Trump’s willingness to host the tournament here has caused a particular stir. ‘It’s a bit offensive,’ Bocchi said. After all, as Strada said, 750 of those killed came from New Jersey towns like this.
750 of those killed in the 9/11 terror attacks came from towns in New Jersey like Bedminster
Phil Mickelson (pictured), Dustin Johnson and Bryson DeChambeau are all taking part
‘Now, 20 years later, I am appalled to be standing here speaking about professional golfers’ offensive, disrespectful and hurtful participation in sportswashing,’ she added, accusing these ‘mouthpieces’ of ‘betrayal’ and doing Saudi Arabia’s ‘dirty work’. She might go on Friday; she will keep asking to meet the players.
‘My late husband was a scratch golfer, he thought about being a pro,’ Strada added. ‘He loved the game of golf… we were big fans of Phil Mickelson.’
Strada wrote to LIV’s left-handed poster boy. She wants to know: ‘What are all of their legacies going to be? That they took money from the Kingdom that murdered 3,000 people on American soil?’
Earlier this week, Trump gave his backing to LIV Golf and insisted it is ‘one of the best things to have happened in sports’ – despite a huge backlash from fans.
Speaking to the Wall Street Journal, he said: ‘I think LIV has been a great thing for Saudi Arabia, for the image of Saudi Arabia.
‘I think it’s going to be an incredible investment from that standpoint, and that’s more valuable than lots of other things because you can’t buy that—even with billions of dollars.
‘I do think that the publicity that they’ve gotten, more than anything, has been a great thing for them.
‘I think the publicity they’ve gotten is worth billions of dollars. It’s one of the hottest things to have happened in sports, and sports is a big part of life.’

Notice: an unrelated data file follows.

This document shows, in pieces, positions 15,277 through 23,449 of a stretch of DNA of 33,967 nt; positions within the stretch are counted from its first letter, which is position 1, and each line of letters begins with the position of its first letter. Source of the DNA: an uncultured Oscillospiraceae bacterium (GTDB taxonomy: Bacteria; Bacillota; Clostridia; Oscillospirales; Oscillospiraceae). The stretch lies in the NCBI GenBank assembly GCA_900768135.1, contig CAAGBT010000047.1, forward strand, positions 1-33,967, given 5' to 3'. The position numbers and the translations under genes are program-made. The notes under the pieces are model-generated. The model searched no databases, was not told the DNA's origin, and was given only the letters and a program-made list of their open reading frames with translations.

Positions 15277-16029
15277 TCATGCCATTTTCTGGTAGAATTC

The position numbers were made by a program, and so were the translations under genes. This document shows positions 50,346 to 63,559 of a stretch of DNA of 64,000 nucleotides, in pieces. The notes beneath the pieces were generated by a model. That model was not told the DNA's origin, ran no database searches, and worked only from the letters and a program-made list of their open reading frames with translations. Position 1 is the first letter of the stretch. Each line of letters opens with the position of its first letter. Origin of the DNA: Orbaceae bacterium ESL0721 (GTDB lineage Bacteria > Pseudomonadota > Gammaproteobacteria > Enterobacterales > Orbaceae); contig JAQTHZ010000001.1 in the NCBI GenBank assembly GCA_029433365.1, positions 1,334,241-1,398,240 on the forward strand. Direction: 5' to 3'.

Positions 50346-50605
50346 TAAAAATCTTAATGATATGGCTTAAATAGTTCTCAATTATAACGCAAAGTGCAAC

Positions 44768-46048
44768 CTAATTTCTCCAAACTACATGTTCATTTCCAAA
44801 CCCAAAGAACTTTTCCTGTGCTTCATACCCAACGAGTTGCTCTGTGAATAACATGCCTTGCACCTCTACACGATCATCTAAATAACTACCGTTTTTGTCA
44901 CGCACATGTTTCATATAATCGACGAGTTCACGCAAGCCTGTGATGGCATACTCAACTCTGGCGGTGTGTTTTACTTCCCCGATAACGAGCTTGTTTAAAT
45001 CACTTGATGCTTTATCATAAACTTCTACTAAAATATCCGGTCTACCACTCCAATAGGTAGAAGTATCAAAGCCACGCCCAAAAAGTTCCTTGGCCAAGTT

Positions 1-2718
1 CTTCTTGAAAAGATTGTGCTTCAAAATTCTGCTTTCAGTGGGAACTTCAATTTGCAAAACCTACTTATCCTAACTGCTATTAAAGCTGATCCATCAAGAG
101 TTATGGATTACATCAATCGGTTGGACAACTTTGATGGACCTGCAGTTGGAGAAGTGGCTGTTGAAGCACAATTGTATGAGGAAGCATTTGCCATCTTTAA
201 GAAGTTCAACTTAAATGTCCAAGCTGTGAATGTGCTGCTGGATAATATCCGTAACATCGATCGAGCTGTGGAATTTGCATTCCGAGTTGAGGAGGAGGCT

The former President was also asked about the backlash from the relatives of those who died in the 9/11 terror attacks, and he insisted he knew nothing about it – despite protests and press conferences being held in the lead-up to the tournament.
‘I don’t know much about the 9/11 families, I don’t know what is the relationship to this, and their very strong feelings, and I can understand their feelings,’ he said. ‘I can’t really comment on that because I don’t know exactly what they’re saying, and what they’re saying who did what.’
Trump is a big golf fan himself, and is pictured playing at one of his courses in Scotland
The 2018 death of journalist and US citizen Khashoggi has also been a huge talking point, with Saudi Crown Prince Mohammed bin Salman allegedly complicit in his killing. LIV Golf is being financed by Saudi Arabia’s Public Investment Fund, which is controlled by Bin Salman.
Again, for Trump though, that is not a concern.
‘I can say that from the standpoint of Khashoggi, that you have died down so much,’ the former President added. ‘It really seems to have totally died down. Nobody has asked me that question in months.’
This weekend’s tournament in Bedminster is set to be Henrik Stenson’s first since defecting to the LIV series, and will also feature the likes of Phil Mickelson, Dustin Johnson, Sergio Garcia and Brooks Koepka.